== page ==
1.Consider your family’s needs. It’s so easy to get caught up in that baby’s deep, soulful eyes and beautiful, sleek coat, and forget that though she only weighs a few pounds now, she is going to grow! And in rescue, we often don’t know much about the puppies’ parentage, so we don’t really know how big they’ll get. You need to consider your family members, your activity levels, and previous experience with animals before you make the important decision to bring someone new into the mix. Do you live in a small apartment or a spacious house? Do you have elderly relatives who live with you who might be knocked over by a rambunctious teenage dog? Do you like to spend a lot of time outdoors, playing sports? Or are you more of a chill on the couch with a book type? Do you have small children, or do you plan to? How much outdoor exercise space will your dog have access to? Does the foster of the puppy you like consider him a good first dog, or a better fit for a more experience owner? All of these are important considerations and should be discussed with family members and, if applicable, the foster parent.
2.Consider your current pets. It’s absolutely possible to have multiple pets, even of multiple species, cohabitating peacefully. All it takes is a little planning. If you have cats and you want a puppy, you need to make sure that the puppy you want has been cat-socialized. If you have dogs in your home, it usually works best to bring in a young puppy who will naturally come in at a submissive position, aware that he has to abide by existing rules, rather than an adult who might have her own ideas about how things should work, which can lead to dog fights. Best practice is to let the foster of your prospective adoptee know about your full home situation and ask if she has any recommendations. (btw, Lee Shore’s adoption application has a space for you to talk about current pets, so we’ve got you covered!)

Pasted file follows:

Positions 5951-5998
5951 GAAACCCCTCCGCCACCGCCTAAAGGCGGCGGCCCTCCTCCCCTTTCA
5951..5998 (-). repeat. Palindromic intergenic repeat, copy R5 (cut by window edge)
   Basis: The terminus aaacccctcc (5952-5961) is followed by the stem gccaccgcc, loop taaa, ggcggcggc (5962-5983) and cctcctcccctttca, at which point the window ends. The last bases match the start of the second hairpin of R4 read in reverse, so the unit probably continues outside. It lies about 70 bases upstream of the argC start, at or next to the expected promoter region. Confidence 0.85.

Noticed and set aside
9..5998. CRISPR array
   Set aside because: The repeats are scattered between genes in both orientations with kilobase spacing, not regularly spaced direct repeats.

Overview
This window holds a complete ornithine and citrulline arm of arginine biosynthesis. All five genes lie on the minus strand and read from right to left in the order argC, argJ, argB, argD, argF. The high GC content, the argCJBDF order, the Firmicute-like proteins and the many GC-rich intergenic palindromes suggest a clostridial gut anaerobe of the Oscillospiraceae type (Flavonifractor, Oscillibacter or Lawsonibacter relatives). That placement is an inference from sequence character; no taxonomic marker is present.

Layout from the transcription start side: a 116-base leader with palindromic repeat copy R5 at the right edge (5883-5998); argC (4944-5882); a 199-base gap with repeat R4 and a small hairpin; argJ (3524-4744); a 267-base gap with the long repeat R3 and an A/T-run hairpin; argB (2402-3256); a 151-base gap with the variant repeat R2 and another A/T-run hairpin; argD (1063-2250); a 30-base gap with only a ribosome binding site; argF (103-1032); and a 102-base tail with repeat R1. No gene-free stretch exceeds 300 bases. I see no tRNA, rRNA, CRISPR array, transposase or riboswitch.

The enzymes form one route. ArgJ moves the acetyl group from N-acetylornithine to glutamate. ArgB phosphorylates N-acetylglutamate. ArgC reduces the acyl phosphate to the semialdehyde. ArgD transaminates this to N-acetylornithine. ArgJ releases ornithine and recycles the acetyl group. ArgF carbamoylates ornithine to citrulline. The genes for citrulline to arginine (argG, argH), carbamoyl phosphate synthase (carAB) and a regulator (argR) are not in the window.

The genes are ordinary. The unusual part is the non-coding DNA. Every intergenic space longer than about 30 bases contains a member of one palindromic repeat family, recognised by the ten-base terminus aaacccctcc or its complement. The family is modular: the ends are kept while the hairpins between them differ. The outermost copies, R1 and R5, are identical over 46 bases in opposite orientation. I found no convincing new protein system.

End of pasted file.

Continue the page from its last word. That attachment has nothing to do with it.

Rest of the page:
3.Don’t fall prey to breed bias. People often think that they know for a fact that a golden retriever is just right for them. Or a Maltese. Or a beagle. That breed has the right personality. It will grow to the right size. It will have the right energy level. You’ve done research. Your friend has one. It’s the right choice.
The fact is, dogs are individuals. Just because you adopt a dog that is the same breed as your old one, does not mean that the puppy you get will be anything like the dog you think you want. Two puppies in the same litter might even have completely different personalities.
What to do instead: Read the puppies’ descriptions, and then talk to the foster parent. They are the ones who know the puppies best. They’re the ones who will be able to say, “This one is very playful and high energy, and this one is more quiet and cuddly,” or, “If you have someone in your home who has a risk of falls, maybe you should consider an older dog instead of a baby.” Fosters and animal rescue experts know the dogs they work with, and they can make the best recommendations.
4.Make sure everybody is on board. Before you bring a puppy into your house, you need to discuss it with everyone in your house and make sure that the are okay with it. Talk about it and come to an agreement, not only with spouses and family members, but also with roommates if applicable. Everyone should be aware of the associated work and costs and their roles in covering those responsibilities
5. Be sure to have a training plan. One of the worst things you can do is adopt a puppy with no plan for training him. Puppies are babies. They know nothing, and they need guidance, both from other dogs and from humans. Lee Shore works hard to make sure their dogs receive proper human and dog socialization as long as they are with us, but once they leave, the rest is on you.
Your puppy, if she’s under five months old, will probably need to be housebroken. He might need to practice walking politely on a leash. She will need to learn basic commands like sit, come, and leave it, not just for convenience’s sake, but because if your puppy runs into traffic, or tries to pick up something sharp or otherwise dangerous, these commands could save her life. He also needs to learn basic manners to make him manageable so that you don’t have to bring him back in a year when he’s out of control.